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The Extensive Academic Education of DDM Hosts a Competition: Introduce a Book within 5 Minutes

Reading can bring joy to people, but sharing what you read with others can bring even more joy to reading! At the end of 2012, Dharma Drum Buddhist College hosted its first competitive event “Introduction to a book within five minutes” during its library week. The competition comprised 4 to 5 people, each of them having 5 minutes to introduce a book. The event aims to promote the trends of learning and sharing knowledge on campus. Given the success of the competition – having become one of the most popular school activities – the school is now determined to host the competition, which will form a diversified and vivid way of learning on campus every year.

From 2:30 to 5:00 pm on October 2nd, 15 competitors participated in the game of “Introduction to a book within five minutes in autumn.” The competitors were divided into Sangha students, teachers, volunteers and venerables. More than 120 spectators attended the competition. Spectators listened to how the competitors introduced books and were intrigued, opening their eyes to a new approach to reading in an easy and joyful atmosphere.

This event was brought to the campus by Venerable Hui Min who got the idea from the “Book Review Game” prevailing amongst the Japanese youth population. This game extended from universities to communities, having a promoting effect for bookstores in Hokkaido, Japan. NHK World Radio Japan reported that universities in Japan have now successfully set up “Book Review Clubs” and promote such trends in elementary schools, junior high schools and libraries at all levels to let the habit of reading become the norm of modern people.

“Book Review Game” is an activity that can be held spontaneously at any time. In the game, competitors are required to introduce a book in no more than 5 minutes. The audience is then given three minutes to ask questions. The host of the game controls the game’s time and procedure, and the staff responsible for keeping time reminds the competitors of their remaining time. The motives of the competitors were clear and winning the prize or award had very little to do with it, but rather the pleasures of reading, sharing, and learning how to think and express oneself. After listening to the competitors’ introductions, all spectators vote for the book they most want to read.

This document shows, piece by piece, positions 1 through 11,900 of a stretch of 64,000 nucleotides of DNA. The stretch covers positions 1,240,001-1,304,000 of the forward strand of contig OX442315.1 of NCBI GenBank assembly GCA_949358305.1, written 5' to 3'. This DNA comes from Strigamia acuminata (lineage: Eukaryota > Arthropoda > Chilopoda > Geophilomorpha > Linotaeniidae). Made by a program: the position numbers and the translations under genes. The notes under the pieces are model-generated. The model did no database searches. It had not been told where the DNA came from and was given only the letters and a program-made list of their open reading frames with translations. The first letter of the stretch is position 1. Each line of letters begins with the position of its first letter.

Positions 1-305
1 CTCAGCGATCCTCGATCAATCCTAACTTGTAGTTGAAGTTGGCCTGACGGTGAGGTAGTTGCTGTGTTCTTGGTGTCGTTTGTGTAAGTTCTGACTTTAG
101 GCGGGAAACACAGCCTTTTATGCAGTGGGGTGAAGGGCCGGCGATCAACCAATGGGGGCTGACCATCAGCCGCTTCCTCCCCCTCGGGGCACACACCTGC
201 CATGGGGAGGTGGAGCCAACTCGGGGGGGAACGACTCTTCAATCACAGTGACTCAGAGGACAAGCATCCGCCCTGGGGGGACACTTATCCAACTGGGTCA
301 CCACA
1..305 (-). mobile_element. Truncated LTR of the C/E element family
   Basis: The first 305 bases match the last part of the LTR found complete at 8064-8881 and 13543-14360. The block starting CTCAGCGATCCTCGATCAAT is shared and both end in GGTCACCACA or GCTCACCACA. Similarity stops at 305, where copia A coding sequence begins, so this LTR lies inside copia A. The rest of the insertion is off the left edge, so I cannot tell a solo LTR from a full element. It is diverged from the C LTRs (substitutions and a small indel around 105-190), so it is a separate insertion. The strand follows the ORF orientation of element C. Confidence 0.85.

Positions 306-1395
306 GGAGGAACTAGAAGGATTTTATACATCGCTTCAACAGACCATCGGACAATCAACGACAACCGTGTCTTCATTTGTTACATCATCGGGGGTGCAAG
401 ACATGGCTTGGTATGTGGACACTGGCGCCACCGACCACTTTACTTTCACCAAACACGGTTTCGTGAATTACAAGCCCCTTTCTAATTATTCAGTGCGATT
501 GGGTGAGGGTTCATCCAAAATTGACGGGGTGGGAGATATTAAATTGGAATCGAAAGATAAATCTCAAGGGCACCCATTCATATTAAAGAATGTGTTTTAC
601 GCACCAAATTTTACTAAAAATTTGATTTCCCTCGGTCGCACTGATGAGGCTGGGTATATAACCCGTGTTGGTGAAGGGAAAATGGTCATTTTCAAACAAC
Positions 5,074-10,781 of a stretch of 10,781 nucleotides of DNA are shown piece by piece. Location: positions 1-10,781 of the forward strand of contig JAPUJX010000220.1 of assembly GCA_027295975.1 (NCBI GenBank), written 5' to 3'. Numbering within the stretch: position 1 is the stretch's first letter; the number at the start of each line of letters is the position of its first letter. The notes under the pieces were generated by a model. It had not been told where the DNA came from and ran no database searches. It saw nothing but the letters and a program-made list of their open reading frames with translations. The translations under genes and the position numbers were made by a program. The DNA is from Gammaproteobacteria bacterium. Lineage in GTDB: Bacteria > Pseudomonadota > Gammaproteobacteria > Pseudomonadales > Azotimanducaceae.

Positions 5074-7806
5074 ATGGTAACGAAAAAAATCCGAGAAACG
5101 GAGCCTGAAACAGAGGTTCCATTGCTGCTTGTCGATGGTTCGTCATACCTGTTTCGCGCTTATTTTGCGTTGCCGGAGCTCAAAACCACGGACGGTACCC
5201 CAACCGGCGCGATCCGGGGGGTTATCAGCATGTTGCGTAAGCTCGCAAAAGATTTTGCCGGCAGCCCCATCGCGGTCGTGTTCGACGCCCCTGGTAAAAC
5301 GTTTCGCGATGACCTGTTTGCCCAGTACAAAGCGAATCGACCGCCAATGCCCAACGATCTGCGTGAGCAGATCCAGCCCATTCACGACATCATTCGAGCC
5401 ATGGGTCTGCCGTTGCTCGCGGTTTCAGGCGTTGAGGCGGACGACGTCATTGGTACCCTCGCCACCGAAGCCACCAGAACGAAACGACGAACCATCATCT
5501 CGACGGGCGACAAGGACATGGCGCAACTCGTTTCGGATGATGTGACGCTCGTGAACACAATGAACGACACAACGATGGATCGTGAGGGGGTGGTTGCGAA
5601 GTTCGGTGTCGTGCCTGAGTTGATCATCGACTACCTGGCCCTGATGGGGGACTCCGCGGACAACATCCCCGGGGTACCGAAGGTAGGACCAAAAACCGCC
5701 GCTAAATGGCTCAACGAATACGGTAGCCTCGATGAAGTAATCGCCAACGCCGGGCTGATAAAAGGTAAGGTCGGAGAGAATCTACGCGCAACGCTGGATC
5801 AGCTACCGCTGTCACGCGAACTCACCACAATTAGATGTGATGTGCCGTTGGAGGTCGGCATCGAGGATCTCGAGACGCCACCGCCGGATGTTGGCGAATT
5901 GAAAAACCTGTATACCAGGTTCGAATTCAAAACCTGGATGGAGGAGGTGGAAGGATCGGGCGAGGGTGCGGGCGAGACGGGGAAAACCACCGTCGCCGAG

Judging from the promotion of the “Book Review Game” on campus, Ven. Hui Min said that the “Book Review Game” can start from the assemblage of relatives and friends, and extend to all gathering venues such as clubs, families, classrooms and communities. By doing so, the assemblage will no longer be a venue for gossip and nonsensical talk; instead, it will gradually increase the cohesion of the attendees, help people share their knowledge, and uplift the living quality of families and communities. Therefore, the game is undoubtedly a game of benefiting ourselves and others, and worthwhile to be sustained and extensively promoted.

This autumn was the fourth time for the extensive academic education of DDM to host the “Book Review Game.” The organizer this time was Dharma Drum Sangha University (DDSU) which invited teachers, students, staff of DDSU and Dharma Drum Buddhist College, and volunteers of DDM to participate in the competition. Ou Yang Chang-Yun, who has served as a volunteer at DDM’s Visitor Service Office for many years, immediately signed up for the competition with excitement as soon as she read the information about the competition. She wanted to introduce and share the late Venerable Master Sheng Yen’s biography: Footprints in the Snow, whose strokes are relaxing and vivid, and whose content is touching. She thinks this biography is the most special amongst the many biographies of the late Venerable Master Sheng Yen because it clearly demonstrates the whole life of the late Venerable Master Sheng Yen.

Venerable Chang Sui, who just graduated from DDSU, introduced The Joy in Loving: A Guide to Daily Living with Mother Teresa, and was asked why she, as a Buddhist Venerable, wanted to introduce a Catholic Sister’s diary. She answered that Mother Teresa had practiced offering care and love which was worthwhile to be learned by everyone. From Mother Teresa’s noble deeds, she realized it is not necessary to go to a distant place to liberate sentient beings; instead, offering care in one’s surroundings can start to liberate sentient beings. Sometimes even a smile can bring hope and light to those who are suffering a great deal.

Venerable Chang Sui ended her introduction citing the late Venerable Master Sheng Yen’s encouragement to Bhikshuni Sangha. The encouragement said that a talent’s value is not found at the educational level or in the skills of reciting the Buddha’s name and sitting meditation, but is found in the grand tolerance, humbleness, and the noble deeds of sacrificing themselves for the benefit of others. For instance, Mother Teresa and Venerable Cheng Yen did not have splendid academic background, but they both had extraordinary compassionate vows. She also recalled from her graduation that senior monastics urged them to be a water pipe that delivers the Buddha Dharma to the whole world. Till now, she still encouraged herself to continually have humility, repentance and gratitude, which also let her – a water pipe for delivering the Buddha Dharma – stay purified and benefit people around her at any moment.

(Translated by Tom Hsieh/Edited by DDM Australia Editing Team)



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